The Corruption Of Police Corruption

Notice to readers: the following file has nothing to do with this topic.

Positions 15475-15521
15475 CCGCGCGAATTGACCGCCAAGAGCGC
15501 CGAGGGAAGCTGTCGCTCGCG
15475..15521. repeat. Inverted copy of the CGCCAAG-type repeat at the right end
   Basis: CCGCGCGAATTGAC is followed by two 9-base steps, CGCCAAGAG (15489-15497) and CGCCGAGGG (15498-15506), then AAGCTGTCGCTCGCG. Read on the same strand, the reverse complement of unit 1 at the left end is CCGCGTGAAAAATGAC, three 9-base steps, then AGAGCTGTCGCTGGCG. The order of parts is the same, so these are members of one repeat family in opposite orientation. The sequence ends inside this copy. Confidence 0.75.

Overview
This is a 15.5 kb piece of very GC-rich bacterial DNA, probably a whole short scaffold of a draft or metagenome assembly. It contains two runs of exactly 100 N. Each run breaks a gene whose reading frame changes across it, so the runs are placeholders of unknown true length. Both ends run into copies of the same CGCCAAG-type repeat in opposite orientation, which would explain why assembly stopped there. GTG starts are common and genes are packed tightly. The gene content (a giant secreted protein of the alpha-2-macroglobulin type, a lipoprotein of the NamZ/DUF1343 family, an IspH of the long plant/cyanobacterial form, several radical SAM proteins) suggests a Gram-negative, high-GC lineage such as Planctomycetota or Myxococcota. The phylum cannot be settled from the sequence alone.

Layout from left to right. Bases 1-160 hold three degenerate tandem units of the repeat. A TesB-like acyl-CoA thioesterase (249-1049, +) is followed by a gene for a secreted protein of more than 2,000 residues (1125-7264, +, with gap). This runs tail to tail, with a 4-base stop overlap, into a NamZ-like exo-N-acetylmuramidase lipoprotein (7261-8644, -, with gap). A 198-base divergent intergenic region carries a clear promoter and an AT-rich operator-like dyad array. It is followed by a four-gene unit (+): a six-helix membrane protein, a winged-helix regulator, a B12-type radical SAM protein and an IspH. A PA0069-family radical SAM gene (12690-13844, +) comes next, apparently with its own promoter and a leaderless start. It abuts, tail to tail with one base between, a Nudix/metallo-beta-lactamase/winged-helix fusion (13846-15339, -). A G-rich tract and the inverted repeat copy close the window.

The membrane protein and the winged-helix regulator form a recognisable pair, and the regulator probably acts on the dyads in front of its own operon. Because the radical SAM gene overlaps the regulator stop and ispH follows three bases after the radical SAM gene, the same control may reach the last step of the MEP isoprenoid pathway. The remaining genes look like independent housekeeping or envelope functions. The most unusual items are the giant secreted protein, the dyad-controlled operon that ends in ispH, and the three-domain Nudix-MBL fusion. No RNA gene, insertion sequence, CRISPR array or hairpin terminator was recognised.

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Police departments must execute their duties in such a manner that protects the conditions of a democratic society and addresses the security needs of all individuals and groups. The execution of these duties must also show the community that they serve that they are good stewards of the positions they have been afforded the opportunity to hold and those who hold these positions must be free from corruption. The term ‘police corruption’ has been used to describe many activities: bribery; violence and brutality; fabrication and destruction of evidence; racism; and, favoritism or nepotism. Stories of police corruption are read about or seen on news broadcasts at a level that would tend to make the public believe that corruption incidents such as those listed above are still as prevalent in law enforcement now as in the past. While this is not the case, each of these stories draws the interest of the public because the individuals involved in the story are trusted to protect the public from the perceived “bad guys”. Each of these stories slowly erode the confidence the public has in their “blue knights”, ability to uphold the law in an impartial and fair manner (Ivković, 2003). Often time’s police corruption and police brutality are joined together under the umbrella of corruption and quite often, viewed as the same thing. In fact, the two issues are distinctly different, yet still considered corruption. The identifiable difference between the two issues is what the actual goal of the behavior is. Police brutality, usually is the result of an emotional response to frustration, anger, or hate, and the end goal is satisfaction or gratification through a release of tension or an exertion of energy; police brutality during ri... ... middle of paper ... ...that more than half of the reports he completed between 1994 and 1998 were false and had little to no accurate facts contained within them. The officers of Rampart had an utter disrespect and disdain for rules about use of force, and instead of adhering to the rules, elected to covered up their actions when the force resulted in injury or even death (Grant, 2003). The actions of the officers of the Rampart squad also included extortion, robbery, and theft. Most corruption cases within law enforcement do not reach the level of what was seen in the Rampart squad. The Rampart case, while almost twenty years after the The President 's Commission on Law Enforcement and Administration of Justice was released showed that the findings of that report were accurate regarding police corruption. Each of the seven issues found in that report played out in the case of Rampart.

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